To make this thought slightly technical, I’ll share an interesting anecdote from a colleague of mine, Tim Mansfield. When discussing curriculum development, we both agreed that related topics are most accurately represented in the form of a node-edge graph. However, in trying to present it to a student, the content must be transformed from its node-edge form into some kind of linear progression. But with many different connections to different topics, there’s no one right way to present that topic to an entire group of students. Tim described this process as attempting to convert a node-edge graph into a linked-list to maintain relationships, but limit connectivity to one topic at a time to reduce confusion. This concept resonates strongly with me. I don’t think curriculum development and effective communication are too dissimilar. Essentially, both processes are an attempt at taking a node-edge graph in your brain, converting it to a linked-list, with the hope that the recipient will be able to reassemble your brain’s node-edge graph accurately in their own brain. The transformation will probably be lossy, but I claim that what makes an effective communicator and/or educator is their ability to reduce that loss to near-zero.
To everyone but zombies. They can stay the hell away from my brain. But seriously, I’ve done some hiring and interviewing recently, and despite employing questions I deem to be the most information-revealing, it’s remarkably difficult to really get an accurate read on someone’s abilities without actually working with them. In the best case scenario, you can see their output firsthand. In doing so, you can inspect their problem-solving processes, productivity workflows and subject matter fluency. I’d say the next best case would be some rich documentation of their work product, and that’s something I’m seeking to achieve in my writing.
I claim that my writing will increase the fidelity with which people who haven’t worked with me can understand me. This is my effort to have people understand more about the way I think, and thus the way I communicate and get things done, with more data points than just a resume, title, name, background, etc. Maybe this is me overcompensating for not looking great on paper and not having a very traditional career trajectory, but it sounds effective to me. I claim that in exposing my thoughts and ideas, I can leverage and cross paths with more interesting people and opportunities.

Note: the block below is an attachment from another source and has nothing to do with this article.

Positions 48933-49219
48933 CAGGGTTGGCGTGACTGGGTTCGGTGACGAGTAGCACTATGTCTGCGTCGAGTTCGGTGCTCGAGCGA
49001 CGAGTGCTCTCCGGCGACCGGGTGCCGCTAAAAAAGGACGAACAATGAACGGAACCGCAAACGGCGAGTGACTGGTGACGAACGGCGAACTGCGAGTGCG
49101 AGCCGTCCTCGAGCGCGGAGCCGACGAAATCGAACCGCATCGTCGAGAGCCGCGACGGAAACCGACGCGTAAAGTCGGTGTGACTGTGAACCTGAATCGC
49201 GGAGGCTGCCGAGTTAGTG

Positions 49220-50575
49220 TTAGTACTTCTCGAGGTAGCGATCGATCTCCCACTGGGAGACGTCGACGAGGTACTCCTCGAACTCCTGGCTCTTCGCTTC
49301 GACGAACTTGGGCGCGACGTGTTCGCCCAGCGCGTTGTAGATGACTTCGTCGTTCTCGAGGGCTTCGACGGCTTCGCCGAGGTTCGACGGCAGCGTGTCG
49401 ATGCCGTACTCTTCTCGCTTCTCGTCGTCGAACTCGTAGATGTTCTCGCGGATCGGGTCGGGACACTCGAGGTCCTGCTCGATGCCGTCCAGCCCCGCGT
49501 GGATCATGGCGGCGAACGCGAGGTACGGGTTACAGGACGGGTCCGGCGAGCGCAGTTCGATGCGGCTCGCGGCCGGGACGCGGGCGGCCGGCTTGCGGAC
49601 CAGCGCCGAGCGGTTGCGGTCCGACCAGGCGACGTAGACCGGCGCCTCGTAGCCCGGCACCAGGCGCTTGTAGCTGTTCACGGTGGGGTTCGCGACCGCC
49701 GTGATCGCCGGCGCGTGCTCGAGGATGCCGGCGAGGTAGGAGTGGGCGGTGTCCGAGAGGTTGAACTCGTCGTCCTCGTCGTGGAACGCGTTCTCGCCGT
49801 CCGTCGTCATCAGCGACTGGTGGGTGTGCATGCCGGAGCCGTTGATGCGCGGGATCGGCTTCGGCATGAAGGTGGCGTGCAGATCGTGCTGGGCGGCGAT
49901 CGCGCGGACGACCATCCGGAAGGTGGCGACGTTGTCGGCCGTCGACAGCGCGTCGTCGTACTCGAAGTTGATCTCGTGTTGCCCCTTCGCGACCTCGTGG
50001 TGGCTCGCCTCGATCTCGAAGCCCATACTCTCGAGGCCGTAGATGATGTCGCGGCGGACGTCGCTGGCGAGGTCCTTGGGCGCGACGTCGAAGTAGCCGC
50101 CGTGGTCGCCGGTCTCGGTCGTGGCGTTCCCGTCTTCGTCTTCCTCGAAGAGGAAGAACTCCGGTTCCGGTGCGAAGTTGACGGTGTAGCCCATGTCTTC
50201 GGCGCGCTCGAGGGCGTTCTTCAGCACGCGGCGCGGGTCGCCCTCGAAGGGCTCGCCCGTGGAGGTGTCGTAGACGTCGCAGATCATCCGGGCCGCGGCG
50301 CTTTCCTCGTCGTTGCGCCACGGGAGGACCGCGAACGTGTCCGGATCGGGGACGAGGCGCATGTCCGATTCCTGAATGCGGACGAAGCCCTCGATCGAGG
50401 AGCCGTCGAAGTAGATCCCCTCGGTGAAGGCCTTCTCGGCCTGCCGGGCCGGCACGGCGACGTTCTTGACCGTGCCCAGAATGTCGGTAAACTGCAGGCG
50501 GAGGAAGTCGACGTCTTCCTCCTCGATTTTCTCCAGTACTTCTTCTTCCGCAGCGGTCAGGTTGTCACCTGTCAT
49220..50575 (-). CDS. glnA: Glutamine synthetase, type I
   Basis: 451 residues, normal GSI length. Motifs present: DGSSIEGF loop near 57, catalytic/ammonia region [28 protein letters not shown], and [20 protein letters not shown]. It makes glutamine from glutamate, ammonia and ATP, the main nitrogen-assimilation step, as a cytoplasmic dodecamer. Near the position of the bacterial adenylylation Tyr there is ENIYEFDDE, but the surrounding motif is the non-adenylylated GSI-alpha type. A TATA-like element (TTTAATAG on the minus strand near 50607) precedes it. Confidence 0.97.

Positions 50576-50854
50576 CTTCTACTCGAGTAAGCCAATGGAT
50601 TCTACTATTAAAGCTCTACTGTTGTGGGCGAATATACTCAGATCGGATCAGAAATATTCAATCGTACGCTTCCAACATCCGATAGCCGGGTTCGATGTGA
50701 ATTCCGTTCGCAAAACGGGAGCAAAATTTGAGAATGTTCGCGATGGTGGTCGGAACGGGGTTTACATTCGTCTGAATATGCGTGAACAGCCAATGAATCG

Researching stuff takes a really long time. Every time I realize I’m making some faulty claim or that I need more substantiation, I begin querying the subject matter, but quickly I realize that I can research the topic for days. Regardless, I plan to be as evidence-based as possible to ground my learning in sound reasoning.
When trying to learn something new, I want to make it as applicable as possible. Whether that’s walking through a real-life scenario of the subject or trying to implement a newly-discovered strategy/tool, I’m striving to be as practical as possible.
Part of the reason I’m beginning this writing journey is that I frequently talk or write too much. As such, I want to use this outlet as a means to reduce my filler words, adjectives, and overall content to create clear and poignant work. Call me out for bad grammar or structure!
Humans are my audience and I want my writing to resonate with people. I’m seeking out to keep people in mind while creating any content.